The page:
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Title: The extent to which cell salvage can support patient blood management
Author: Crotty, Bernard
ISNI:       0000 0004 7657 7295
Awarding Body: Swansea University
Current Institution: Swansea University
Date of Award: 2018
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Cell salvage involves the recycling of a patient's own blood shed during or after an operation. The procedure is mainly used in the specialties of orthopaedics, cardiac and obstetrics where high volumes of blood loss are expected. The cell salvage process can therefore obviate the need for a patient to require a blood transfusion using donated (allogeneic) blood. This thesis examines the cost effectiveness of cell salvage in primary total hip replacement surgery. It compares data for three hospital sites in England; one an extensive user of cell salvage and two sites that do not utilise cell salvage. The thesis concludes that recent procedural changes and the adoption of published blood management guidance can reduce the requirement for a patient to require an allogeneic blood transfusion. These changes render both intra-operative and post-operative cell salvage unnecessary to support most primary total hip replacement operations. The thesis recommends further comparative studies in surgery with higher potential blood loss to assess the impact of intra-operative cell salvage in a less predictable operating environment.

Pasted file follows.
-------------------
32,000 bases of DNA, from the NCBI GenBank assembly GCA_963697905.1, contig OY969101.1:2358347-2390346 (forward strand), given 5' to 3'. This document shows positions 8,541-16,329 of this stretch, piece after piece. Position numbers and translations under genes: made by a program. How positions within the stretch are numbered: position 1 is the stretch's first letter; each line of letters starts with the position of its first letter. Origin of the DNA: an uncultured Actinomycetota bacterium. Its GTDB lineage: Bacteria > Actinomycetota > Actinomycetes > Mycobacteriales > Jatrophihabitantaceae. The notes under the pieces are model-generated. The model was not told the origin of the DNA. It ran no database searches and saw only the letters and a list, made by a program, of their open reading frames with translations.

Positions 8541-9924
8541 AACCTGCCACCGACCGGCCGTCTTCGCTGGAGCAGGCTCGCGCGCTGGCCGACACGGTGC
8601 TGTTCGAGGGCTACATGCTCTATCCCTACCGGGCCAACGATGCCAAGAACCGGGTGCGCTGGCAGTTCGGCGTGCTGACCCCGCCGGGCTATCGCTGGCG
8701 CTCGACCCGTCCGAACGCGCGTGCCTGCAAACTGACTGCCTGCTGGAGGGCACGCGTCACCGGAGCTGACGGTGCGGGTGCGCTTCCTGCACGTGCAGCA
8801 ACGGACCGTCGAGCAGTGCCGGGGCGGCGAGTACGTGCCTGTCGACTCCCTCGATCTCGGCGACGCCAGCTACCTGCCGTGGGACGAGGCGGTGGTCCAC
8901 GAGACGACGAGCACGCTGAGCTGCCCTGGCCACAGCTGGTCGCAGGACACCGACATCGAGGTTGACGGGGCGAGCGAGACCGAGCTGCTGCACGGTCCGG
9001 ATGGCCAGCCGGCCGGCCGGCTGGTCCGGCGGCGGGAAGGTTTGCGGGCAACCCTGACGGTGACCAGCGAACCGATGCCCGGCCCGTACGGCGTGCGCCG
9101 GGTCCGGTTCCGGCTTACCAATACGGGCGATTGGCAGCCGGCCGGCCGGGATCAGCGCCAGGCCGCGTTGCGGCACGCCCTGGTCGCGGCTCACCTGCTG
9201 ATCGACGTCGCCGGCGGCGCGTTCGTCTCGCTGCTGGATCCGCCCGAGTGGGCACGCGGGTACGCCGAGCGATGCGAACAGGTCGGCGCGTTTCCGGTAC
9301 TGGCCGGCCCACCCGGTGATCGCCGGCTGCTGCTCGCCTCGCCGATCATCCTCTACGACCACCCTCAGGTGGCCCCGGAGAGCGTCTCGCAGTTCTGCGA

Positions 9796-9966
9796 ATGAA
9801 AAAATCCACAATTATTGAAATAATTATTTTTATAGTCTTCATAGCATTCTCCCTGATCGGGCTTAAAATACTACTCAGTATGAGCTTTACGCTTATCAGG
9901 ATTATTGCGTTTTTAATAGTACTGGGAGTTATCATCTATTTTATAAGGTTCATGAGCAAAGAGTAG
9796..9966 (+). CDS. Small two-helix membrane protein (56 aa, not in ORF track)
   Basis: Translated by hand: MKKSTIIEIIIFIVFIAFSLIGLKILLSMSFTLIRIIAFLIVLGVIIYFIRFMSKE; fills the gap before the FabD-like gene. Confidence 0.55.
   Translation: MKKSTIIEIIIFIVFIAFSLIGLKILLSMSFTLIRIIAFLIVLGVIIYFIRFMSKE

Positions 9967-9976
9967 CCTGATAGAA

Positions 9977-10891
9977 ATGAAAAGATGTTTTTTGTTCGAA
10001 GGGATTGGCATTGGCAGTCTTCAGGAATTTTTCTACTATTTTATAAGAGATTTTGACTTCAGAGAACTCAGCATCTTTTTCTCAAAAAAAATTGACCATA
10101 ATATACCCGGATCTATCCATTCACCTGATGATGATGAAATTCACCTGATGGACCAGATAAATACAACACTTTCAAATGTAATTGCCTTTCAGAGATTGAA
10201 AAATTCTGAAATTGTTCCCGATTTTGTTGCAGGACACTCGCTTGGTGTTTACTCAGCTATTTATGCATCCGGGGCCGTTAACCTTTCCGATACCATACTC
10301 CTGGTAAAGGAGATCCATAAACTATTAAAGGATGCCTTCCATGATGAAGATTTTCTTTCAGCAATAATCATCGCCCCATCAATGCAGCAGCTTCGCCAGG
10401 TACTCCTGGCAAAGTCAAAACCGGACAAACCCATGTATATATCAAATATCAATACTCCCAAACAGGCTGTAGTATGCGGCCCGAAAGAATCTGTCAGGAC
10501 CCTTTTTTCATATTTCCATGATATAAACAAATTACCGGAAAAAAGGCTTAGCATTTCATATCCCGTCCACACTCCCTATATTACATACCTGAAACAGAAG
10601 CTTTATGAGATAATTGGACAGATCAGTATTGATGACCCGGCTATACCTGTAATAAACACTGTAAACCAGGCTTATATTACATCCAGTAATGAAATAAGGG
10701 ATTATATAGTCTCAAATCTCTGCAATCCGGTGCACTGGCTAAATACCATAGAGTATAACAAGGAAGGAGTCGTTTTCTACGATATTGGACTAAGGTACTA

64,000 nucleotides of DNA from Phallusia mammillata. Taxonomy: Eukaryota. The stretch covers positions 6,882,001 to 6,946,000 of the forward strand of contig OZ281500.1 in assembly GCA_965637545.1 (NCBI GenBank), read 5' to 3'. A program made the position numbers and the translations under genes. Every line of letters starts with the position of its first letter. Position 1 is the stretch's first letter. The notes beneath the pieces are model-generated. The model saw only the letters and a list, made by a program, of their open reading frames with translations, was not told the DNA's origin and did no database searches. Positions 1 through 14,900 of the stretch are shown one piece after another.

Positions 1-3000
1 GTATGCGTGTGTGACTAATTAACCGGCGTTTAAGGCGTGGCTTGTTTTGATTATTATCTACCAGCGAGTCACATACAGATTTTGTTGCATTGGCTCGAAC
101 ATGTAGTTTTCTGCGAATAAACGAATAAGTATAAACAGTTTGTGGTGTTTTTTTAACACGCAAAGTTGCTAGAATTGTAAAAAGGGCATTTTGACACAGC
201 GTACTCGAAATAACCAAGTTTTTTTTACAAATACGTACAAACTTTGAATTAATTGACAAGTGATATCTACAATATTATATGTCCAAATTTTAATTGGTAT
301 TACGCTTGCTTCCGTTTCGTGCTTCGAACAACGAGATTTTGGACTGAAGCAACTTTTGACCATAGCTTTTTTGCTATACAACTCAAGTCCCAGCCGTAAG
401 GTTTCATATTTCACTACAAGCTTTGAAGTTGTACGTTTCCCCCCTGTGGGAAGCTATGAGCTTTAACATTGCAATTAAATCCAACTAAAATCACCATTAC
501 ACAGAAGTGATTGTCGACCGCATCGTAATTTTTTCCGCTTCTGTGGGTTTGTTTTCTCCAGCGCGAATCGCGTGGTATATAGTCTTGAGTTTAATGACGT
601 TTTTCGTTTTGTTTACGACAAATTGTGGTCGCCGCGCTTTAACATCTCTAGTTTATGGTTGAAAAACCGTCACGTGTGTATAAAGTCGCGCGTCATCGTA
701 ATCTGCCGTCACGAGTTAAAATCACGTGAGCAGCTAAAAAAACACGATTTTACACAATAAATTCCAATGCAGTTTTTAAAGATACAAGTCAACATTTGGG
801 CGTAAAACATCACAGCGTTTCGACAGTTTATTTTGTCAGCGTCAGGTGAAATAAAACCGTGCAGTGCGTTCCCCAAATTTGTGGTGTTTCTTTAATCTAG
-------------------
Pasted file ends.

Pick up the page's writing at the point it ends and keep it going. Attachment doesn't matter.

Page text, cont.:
Supervisor: Phillips, Ceri J. ; Fitzsimmons, Debra Sponsor: Not available
Qualification Name: Thesis (Ph.D.) Qualification Level: Doctoral